The parsnip is a delicious, hardy winter vegetable that develops its sweet, nutty flavour when cold temperatures turn the starches in the root to sugar.
When to plant
Parsnips are slow to germinate and you are much more likely to succeed with growing them if you wait until April before sowing the seeds. Ignore the advice on the packets, which usually recommends February sowing. The temperatures then are too cool and this leads to crop failure. I think this 'February sowing' myth has come about because parsnip seeds take a minimum of 30 days before they appear. So seed companies want you to get seedlings up by March - an impossibility in most years.
Where to plant
Plant parsnips in well-drained, finely-grained soil. If your allotment or vegetable patch has heavy or stony soil opt for a short-rooted variety.
How to plant
Using a wide four-inch drill, scatter the parsnip seeds along: this gives the roots plenty of space to develop without thinning out at the seedling stage. Some people recommend station sowing, ie leaving six-inch gaps between clusters of seeds. However, parsnip germination can be patchy, so you often get wide gaps without any roots.
1. Choose a still day because parsnip seeds are very light and papery and they can blow away as you handle them
2. Dig the area deeply and then use a line to mark the row before raking out a wide four-inch drill.
3. Water the drill - this will fix the seeds in position.
4. Sow the seeds to a depth of half of an inch and then lightly cover with soil.
5. Protect with chicken wire to prevent cats and birds from scratching the seeds up.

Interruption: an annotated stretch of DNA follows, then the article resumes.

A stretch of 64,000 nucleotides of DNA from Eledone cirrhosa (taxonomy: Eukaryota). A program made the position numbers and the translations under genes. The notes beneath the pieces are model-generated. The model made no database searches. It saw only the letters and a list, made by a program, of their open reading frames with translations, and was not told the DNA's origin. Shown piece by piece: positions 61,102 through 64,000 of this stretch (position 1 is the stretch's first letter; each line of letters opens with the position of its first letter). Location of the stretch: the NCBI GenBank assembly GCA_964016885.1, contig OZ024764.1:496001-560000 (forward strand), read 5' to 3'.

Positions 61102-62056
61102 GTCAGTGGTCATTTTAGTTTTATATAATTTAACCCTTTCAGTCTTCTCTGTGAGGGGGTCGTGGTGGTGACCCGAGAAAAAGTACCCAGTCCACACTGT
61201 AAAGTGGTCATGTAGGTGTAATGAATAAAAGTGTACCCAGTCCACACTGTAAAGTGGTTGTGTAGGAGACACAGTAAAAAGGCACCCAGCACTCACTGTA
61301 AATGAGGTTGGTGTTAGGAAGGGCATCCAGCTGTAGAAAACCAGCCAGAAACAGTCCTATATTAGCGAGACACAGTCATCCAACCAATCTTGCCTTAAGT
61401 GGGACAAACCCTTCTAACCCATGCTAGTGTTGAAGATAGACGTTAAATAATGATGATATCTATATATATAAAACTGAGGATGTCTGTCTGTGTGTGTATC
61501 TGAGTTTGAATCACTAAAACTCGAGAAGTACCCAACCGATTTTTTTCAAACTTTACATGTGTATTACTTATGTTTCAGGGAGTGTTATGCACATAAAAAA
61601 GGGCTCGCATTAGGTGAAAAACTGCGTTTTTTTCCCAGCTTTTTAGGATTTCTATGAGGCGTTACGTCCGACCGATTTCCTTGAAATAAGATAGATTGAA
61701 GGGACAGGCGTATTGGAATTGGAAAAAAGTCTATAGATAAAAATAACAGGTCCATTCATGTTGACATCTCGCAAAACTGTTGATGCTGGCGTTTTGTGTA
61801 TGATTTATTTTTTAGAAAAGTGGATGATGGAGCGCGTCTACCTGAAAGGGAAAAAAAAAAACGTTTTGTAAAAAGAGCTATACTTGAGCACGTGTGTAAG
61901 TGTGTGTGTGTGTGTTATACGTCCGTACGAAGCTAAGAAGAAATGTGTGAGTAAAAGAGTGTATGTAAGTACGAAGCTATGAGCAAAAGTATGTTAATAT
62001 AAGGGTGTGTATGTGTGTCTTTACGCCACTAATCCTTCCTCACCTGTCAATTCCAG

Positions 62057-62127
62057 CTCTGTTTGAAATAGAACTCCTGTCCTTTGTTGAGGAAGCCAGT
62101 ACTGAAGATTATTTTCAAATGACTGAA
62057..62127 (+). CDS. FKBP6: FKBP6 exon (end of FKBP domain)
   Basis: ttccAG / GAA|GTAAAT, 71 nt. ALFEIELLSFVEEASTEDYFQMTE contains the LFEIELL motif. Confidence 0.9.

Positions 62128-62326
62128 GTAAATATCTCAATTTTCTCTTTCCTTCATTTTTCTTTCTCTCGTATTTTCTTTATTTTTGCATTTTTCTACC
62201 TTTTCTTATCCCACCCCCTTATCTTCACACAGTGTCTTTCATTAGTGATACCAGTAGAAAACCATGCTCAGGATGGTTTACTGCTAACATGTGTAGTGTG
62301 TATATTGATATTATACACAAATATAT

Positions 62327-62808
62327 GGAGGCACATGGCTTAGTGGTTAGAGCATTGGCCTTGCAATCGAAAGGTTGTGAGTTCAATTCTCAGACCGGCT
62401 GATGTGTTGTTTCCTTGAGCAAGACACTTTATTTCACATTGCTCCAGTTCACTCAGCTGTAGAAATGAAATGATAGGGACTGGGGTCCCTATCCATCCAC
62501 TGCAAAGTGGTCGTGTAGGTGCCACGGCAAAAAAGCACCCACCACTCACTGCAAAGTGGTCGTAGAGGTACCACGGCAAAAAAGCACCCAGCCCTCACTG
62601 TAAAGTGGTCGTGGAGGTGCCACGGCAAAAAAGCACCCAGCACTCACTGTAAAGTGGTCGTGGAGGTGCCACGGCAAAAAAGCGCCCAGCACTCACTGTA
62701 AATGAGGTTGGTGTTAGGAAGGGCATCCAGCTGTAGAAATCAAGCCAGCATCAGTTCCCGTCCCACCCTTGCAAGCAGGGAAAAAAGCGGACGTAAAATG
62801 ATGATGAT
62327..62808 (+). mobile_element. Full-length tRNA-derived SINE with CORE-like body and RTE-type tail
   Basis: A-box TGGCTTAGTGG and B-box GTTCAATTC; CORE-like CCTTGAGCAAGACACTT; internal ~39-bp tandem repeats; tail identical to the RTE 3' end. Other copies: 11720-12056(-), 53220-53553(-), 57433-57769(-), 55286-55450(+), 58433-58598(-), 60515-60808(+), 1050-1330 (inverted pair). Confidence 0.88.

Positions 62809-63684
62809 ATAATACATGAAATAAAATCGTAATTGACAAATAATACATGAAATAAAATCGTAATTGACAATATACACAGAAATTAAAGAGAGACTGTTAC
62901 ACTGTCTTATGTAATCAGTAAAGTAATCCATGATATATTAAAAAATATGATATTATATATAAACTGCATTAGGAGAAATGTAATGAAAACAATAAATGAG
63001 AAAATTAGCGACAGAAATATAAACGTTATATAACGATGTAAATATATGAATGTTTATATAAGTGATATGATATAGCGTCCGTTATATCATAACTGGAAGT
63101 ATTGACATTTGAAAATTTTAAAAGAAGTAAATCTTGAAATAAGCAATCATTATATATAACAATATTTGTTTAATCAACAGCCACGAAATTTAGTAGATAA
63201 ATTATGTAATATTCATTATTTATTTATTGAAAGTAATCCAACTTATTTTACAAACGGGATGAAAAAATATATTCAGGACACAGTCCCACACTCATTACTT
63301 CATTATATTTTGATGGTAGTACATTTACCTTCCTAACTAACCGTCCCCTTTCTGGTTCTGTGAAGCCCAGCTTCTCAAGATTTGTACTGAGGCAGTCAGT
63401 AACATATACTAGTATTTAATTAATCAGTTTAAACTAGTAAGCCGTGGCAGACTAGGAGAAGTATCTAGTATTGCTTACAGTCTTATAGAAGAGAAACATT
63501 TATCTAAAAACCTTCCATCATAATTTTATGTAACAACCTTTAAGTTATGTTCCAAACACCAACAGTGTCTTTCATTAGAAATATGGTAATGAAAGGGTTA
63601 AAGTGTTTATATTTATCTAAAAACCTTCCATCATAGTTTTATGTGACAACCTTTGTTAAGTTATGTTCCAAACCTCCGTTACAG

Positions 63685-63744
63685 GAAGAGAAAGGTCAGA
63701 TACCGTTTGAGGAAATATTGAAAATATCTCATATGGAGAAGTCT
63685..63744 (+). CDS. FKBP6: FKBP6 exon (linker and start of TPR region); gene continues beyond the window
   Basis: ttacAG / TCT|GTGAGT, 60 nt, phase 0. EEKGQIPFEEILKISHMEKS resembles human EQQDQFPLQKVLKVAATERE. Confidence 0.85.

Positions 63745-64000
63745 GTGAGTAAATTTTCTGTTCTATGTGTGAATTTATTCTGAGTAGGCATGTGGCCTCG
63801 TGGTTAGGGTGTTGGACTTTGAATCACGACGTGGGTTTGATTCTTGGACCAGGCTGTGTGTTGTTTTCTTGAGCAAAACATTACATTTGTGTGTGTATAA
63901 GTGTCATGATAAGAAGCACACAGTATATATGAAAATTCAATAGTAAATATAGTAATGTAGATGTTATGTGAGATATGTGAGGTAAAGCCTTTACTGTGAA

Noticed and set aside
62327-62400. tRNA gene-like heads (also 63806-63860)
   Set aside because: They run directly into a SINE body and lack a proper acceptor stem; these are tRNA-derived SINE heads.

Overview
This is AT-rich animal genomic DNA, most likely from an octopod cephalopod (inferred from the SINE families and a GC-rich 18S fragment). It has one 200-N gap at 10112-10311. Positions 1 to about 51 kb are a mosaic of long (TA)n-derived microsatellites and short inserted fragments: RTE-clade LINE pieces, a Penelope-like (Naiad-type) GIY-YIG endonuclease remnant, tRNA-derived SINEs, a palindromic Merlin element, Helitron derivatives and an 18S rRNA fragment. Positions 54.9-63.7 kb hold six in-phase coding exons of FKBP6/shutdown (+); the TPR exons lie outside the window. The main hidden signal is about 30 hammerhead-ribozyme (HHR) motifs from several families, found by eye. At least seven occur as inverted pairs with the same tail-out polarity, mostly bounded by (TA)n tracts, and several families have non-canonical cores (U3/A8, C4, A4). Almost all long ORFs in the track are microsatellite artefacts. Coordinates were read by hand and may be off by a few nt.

6. If sowing two rows position them a foot apart (30 cm/12 in)
7. Water the seeds in dry weather and keep the drills weed-free.
When to harvest
The first parsnips are traditionally only lifted after a hard frost. If you do harvest parsnips before a frost, bag them up and keep them in the fridge for two weeks to sweeten the roots. But parsnips are very hardy and they can be left in the ground until April. This makes them well worth growing for winter use, because you dig them as you use them.
Varieties of parsnip
There are traditional varieties and newer hybrids. Today the latter are more popular, although the seeds are more costly to produce.
Parsnips have undergone a change within the last 30 years because there are now F1 hybrid varieties. These are very smooth skinned so they shrug off diseases like canker. They tend to have flat crowns so they don’t get crown rot like some older varieties with dished tops.
'Countess' is a hybrid variety. Good disease resistance - uniform shape. Hybrids germinate more willingly and that alone makes them worth growing.
The original F1 hybrid (bred in 1982 by Tozer Seeds) with smooth, silky skin and large wedge-shaped roots. Canker resistant and widely available
A newer F1 variety from Tozer Seeds with white, tapering roots and smooth blemish-free skin. Strong germination and a vigorous, uniform grower.
Very white-skinned roots with creamy flesh of sweet flavour. With good tolerance against canker and shallow crowns.
The best seller commercially due to its uniform shape. A shorter-rooted variety.
A gardener’s favourite due to its high crown, smooth skin and tender roots. Good canker resistance
White-skinned, conical roots with shallow crowns and an excellent flavour. Ideal used as a maincrop variety for lifting between October through to April.
'Tender and True' (Traditional)
This is a traditional variety. Long roots and a good flavour with good canker resistance. Not as silkily skinned.